An entrepreneur today announced the launch of OpenEd, an online catalog of more than 250,000 web-based educational videos, games, and exercises through a platform designed to sort and recommend materials based on their alignment to the Common Core State Standards. Each resource has been reviewed by a teacher in the appropriate subject area.
Almost all of the academic materials recommended on the site are free, and OpenEd itself is free to use.
Educators, parents, and students can search the site by keyword, subject, grade, and by any one of the 3,300 common core standards currently in place, as well as Next Generation Science Standards and National Geography Standards, among others. For instance, common-core standard 7.NS.3 is “solve real-world and mathematic problems involving the four operations with rational numbers,” and OpenEd recommends four resources for this standard.
OpenEd uses an algorithm-based recommendation engine, not unlike Amazon’s use of a similar technology to recommend products based on a customer’s previous choices. The OpenEd site generates recommendations of relevant videos and other resources for teachers creating lessons, or selecting materials for a course.
Technologist and serial entrepreneur Adam Blum and his wife, Lisa, have invested $500,000 in the Los Gatos, Calif.-based venture, which was inspired by their son’s ability to improve his grades, when he began struggling in science, from Cs and Ds to As and Bs, with the help of free, online educational videos.
“I sold my last company in 2011. My wife and I wanted to do something to give back,” Blum explained in a phone interview, referring to the sale of Rhomobile to Motorola.
Besides making this repository available to educators and students at no cost, the site features an open-application programming interface, or API, which means that any education technology provider, including assessment and adaptive learning companies, can access the source code to use the site’s recommendation engine. While existing learning management systems can use OpenEd at no cost, educators can use it alone to create their own courses, selecting materials aligned to specific standards, and receiving automated recommendations for others like it.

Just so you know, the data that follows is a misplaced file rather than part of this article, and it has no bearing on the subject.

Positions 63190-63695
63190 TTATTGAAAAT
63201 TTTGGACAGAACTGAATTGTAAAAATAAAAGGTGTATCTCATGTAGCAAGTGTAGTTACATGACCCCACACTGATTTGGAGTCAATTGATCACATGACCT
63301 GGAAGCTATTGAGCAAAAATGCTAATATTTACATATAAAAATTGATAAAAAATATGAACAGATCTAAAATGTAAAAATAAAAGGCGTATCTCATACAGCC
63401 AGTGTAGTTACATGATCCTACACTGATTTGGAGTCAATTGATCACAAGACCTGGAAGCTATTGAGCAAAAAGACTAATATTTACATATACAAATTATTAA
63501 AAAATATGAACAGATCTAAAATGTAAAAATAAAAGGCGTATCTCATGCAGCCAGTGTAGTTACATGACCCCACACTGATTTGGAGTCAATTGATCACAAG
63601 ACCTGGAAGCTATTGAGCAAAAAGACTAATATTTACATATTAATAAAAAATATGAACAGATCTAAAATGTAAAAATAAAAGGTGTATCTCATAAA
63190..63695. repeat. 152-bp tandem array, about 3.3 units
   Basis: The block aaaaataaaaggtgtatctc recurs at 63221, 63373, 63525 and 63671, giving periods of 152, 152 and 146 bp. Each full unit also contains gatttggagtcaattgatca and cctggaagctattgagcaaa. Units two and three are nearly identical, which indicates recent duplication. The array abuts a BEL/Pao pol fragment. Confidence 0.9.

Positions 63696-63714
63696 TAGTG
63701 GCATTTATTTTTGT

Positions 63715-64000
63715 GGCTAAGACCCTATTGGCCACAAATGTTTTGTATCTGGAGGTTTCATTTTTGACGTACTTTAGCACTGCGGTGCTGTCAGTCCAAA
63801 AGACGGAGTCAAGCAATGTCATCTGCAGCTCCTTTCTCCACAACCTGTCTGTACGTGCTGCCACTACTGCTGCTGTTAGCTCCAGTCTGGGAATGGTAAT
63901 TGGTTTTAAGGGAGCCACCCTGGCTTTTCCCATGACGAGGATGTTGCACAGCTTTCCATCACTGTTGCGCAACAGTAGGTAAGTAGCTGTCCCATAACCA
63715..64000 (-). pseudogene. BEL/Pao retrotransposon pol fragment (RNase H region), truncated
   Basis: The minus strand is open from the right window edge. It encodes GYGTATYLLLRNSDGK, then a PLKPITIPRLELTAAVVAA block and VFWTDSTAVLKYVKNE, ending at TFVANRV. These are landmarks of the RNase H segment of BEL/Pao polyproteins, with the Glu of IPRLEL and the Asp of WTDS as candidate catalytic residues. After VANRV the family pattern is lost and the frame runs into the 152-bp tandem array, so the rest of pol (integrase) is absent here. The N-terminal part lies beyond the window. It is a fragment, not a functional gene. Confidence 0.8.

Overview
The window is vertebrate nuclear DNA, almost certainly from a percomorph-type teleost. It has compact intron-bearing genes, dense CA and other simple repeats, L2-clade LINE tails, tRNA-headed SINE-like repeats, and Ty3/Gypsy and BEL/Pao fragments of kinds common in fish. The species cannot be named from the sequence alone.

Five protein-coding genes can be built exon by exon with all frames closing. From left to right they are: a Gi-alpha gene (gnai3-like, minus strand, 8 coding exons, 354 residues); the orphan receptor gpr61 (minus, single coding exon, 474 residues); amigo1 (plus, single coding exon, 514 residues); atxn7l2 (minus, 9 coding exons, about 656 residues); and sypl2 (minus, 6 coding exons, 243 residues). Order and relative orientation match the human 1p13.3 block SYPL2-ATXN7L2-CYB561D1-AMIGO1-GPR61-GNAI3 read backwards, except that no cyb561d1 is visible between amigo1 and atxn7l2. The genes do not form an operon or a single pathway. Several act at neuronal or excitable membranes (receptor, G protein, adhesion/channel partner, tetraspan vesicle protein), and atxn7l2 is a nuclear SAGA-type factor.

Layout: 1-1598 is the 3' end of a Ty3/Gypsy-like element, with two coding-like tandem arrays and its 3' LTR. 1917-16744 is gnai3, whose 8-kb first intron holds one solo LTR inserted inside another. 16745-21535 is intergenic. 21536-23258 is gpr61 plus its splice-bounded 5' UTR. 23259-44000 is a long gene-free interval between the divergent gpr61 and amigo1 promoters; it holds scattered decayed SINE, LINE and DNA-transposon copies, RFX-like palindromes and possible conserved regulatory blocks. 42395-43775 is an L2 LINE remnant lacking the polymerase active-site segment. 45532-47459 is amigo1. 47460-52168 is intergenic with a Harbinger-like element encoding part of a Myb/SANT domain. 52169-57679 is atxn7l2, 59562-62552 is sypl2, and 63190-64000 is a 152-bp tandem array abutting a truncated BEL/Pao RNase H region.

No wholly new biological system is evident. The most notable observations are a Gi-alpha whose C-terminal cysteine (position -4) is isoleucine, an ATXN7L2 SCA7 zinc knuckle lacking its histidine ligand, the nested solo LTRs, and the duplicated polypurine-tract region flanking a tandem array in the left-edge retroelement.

Blum and a team of a dozen people—including nine computer scientists—have been working full-time on what he called “the hard, computer-science algorithmic problem of aligning standards to resources,” and 99 percent of the recommendations are generated via that deep algorithmic software, he said.
Teachers were hired as subject matter experts to verify the standard alignments generated by the recommendation engine.
Blum said the closest competitors to his concept are WatchKnowLearn, Curriki, and OER Commons. Each of these catalogs about 50,000 open resources. “They all started about 10 years ago, as not-for-profits. In many ways, we’re second generation,” he explained.
Other sites that offer resources designed to judge the alignment of academic materials with the common core are PowerMyLearning, which is free, and Learning List, which is subscription-based, reviewing instructional materials that are both open-source and products sold by publishers.
Other organizations are attempting to help educators make sense of the academic resources marketed to schools. We recently reported on review sites that offer teachers suggestions for educational technology.
While Blum said his catalog will be “free forever,” OpenEd was organized as a C corporation, rather than a non-profit. “I’ve done several startups in Silicon Valley, so we could go almost indefinitely at our current run rate,” said Blum, estimating that this venture could be self-funded for 70 years. He is talking now to a venture capitalist who is also passionate about education, and expects to accept an investment in return for a small percentage of the company.
Blum is considering offering analytics, at a cost, to help teachers see how well students are learning from specific materials.
“When you talk to teachers about making it available as a subscriber service at $10 per month, no teacher or parent thought that was unreasonable,” he said. Adding that premium service at an affordable rate will add to the sustainability of OpenEd’s service.
“Ninety-nine percent of the resources we have today are free, because we really believe in open educational resources,” said Blum. However, at this year’s International Society for Technology in Education conference, representatives of companies selling content asked to be indexed, too. His company allowed them to do that, “as long as we felt it was high-value content at a reasonable price,” Blum said.